Let me stress simple. Too often people think of their purpose in terms of a “mission statement.” The problem with this is the same problem with most organizations’ mission statements. They are so long and convoluted that any meaning they might possess is lost in the verbiage. And as I tell consulting clients, if no one can tell you what the mission is, there is no mission. People who have crafted personal mission statements have done just that — they’ve crafted them. Your purpose isn’t something you craft or conjure up. It’s something you already possess so you simply uncover it through a process of self-discovery.

I’ve stopped using the term “mission” because people automatically try to craft their purpose in “mission statement” terminology. Your purpose is not a page-long diatribe. Most mission statements are filled with “whats” and “hows.” Your purpose is the “why” behind the “whats” and “hows.” The “whats” and the “hows” are roles and vehicles which I’ll discuss in the next chapter. And you don’t define your purpose, you find your purpose. It has already been defined for you by God. It’s the reason you were created — your reason for being. It’s your verse — not the whole play.

The Quantum Leap

Chad came to one of our workshops carrying his “mission” statement. It was a page-long, typewritten, personal constitution in 8-point type developed from the many self-development seminars he had attended. In spite of all this verbiage, he was still searching for his purpose.

Chad is a strapping, 6’8” tall man’s man who played football at the University of Tulsa and likes to hunt and fish. He wanted to know his purpose and he wanted to know it now. If discovering one’s purpose was a matter of physical force, Chad would have squeezed it out of himself, or somebody else, a long time ago.

We often invite past participants to come to our workshops and share how they discovered their purpose and the impact it has made in their lives. In the workshop Chad attended, one of our past participants shared her story. She concluded her brief testimonial with, “My purpose is to shine the light.”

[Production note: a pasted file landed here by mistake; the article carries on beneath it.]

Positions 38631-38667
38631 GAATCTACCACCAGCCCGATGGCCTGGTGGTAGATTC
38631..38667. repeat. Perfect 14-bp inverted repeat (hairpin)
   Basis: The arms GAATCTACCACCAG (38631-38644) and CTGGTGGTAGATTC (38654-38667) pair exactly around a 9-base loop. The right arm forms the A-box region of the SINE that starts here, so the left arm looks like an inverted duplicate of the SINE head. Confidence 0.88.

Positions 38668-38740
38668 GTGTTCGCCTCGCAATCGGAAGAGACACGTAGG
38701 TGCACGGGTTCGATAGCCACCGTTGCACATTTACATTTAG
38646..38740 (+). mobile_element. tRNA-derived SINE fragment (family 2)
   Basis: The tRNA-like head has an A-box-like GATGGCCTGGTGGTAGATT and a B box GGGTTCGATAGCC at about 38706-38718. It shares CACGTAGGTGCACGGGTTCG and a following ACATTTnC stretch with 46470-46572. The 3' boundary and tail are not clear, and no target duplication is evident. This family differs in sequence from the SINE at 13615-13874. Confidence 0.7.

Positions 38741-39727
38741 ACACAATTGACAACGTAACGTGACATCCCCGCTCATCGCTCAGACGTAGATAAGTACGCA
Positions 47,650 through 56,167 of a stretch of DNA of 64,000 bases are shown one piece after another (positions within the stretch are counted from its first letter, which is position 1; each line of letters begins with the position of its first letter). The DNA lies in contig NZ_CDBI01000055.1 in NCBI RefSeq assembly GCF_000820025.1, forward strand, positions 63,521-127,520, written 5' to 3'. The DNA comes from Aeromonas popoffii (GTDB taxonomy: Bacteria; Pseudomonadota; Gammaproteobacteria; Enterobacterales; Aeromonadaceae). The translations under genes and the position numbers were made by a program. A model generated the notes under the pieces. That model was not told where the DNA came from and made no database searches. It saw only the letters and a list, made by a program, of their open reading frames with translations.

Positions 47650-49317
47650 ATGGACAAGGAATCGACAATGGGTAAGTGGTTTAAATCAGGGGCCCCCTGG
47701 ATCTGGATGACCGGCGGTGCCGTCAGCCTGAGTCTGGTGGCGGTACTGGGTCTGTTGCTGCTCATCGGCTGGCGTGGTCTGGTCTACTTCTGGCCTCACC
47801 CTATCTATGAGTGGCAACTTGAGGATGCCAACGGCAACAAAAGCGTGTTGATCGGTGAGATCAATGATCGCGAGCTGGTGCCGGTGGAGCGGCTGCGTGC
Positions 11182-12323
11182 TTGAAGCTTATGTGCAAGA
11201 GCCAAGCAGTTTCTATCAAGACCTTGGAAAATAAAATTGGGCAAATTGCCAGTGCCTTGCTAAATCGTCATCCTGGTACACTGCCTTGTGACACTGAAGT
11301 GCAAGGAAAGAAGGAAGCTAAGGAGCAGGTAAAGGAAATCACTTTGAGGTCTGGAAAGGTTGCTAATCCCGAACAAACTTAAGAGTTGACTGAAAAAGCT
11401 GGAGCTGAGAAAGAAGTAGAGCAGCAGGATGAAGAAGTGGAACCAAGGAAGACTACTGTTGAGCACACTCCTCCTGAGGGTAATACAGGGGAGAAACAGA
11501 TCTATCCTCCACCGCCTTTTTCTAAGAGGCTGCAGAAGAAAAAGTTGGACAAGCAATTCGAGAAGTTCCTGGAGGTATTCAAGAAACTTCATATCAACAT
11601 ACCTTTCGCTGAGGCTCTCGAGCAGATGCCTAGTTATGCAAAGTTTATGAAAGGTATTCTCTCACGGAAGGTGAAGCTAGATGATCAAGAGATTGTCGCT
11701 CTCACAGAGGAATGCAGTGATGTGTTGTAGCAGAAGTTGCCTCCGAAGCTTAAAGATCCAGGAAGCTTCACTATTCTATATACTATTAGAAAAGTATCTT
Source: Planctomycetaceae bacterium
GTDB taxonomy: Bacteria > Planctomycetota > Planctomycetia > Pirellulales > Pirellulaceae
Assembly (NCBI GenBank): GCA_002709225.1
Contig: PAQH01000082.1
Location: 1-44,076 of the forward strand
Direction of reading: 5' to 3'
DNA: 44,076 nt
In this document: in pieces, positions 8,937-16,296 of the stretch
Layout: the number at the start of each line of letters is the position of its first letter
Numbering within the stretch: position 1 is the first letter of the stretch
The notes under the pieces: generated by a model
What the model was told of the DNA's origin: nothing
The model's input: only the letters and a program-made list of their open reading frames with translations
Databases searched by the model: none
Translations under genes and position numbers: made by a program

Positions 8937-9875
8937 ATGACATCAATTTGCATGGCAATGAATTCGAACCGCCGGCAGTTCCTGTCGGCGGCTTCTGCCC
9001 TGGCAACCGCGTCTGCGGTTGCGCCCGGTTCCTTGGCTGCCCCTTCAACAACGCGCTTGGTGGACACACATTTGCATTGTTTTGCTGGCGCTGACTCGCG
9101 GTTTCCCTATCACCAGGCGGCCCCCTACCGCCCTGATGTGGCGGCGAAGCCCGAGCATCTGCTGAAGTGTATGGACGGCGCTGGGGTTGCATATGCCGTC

This, as I learned later, made Chad mad. “Here was this woman standing up there telling me that her purpose was to shine the light,” he told me. “It wasn’t fair. Her purpose was only three words. I had 3,000 words but no purpose.” But that was a catalyst that helped Chad make a “quantum leap” in the purpose process. After the workshop he described this to me in scientific terms. Although I knew our process worked I didn’t know how it worked. His description made sense to me so I asked him to write it down. Here’s Dr. Chad’s Quantum Physics of Purpose:

Quantum physics looks at the incredibly small relationships within and around the atom.  Most of us have looked in some form or fashion at what is termed “Newtonian Physics” which deals with the study of such things as the way that matter interacts with other matter, i.e. velocity, gravity, etc.  It can describe the order of planets or the energy exchange that occurs during a car accident or a game of pool.

Quantum physics on the other hand goes much smaller and describes the interactions of electrons, how they surround the nucleus and other subatomic actions.  It looks at the electrons, protons and neutrons and takes into account that the rules of regular physics change dramatically when we reduce to the subatomic level.  This is where the purpose workshop fits in. Hang on to find out how.

Quantum physics describes the particles that make up the subatomic particles. It gets real small real quick. The electrons don’t really orbit the nucleus like planets; they are really like blurred probabilities around it.  Protons and neutrons are really made of three quarks each with a flavor and one of three colors.  Oh, and let’s not forget the gluons (what a great name!) that act as glue to hold the whole mess together.

All this craziness was started with the idea of the quanta.  A quanta is the smallest amount of energy that an electron can give off or absorb when a change of energy level occurs.  This is where it relates back to the concept of orbiting planets.  To get from one level to the next or back to the original level, an amount of energy is given off or absorbed by the “orbiting” electrons.  It also can be related to stories in a building.  A person cannot get off the elevator between the third and fourth floors. You have to either get off on the third or the fourth.  When a person does get off there is a certain amount of “weight and space” or “energy” that is either given up or received.  When electrons exchange levels or blurred probabilities of levels in their relationship to the nucleus they give off a whole number of quantas.

The concept to grasp here is that it takes a certain amount of energy to be used or given off to get to or from a certain level and it can only be a whole number amount.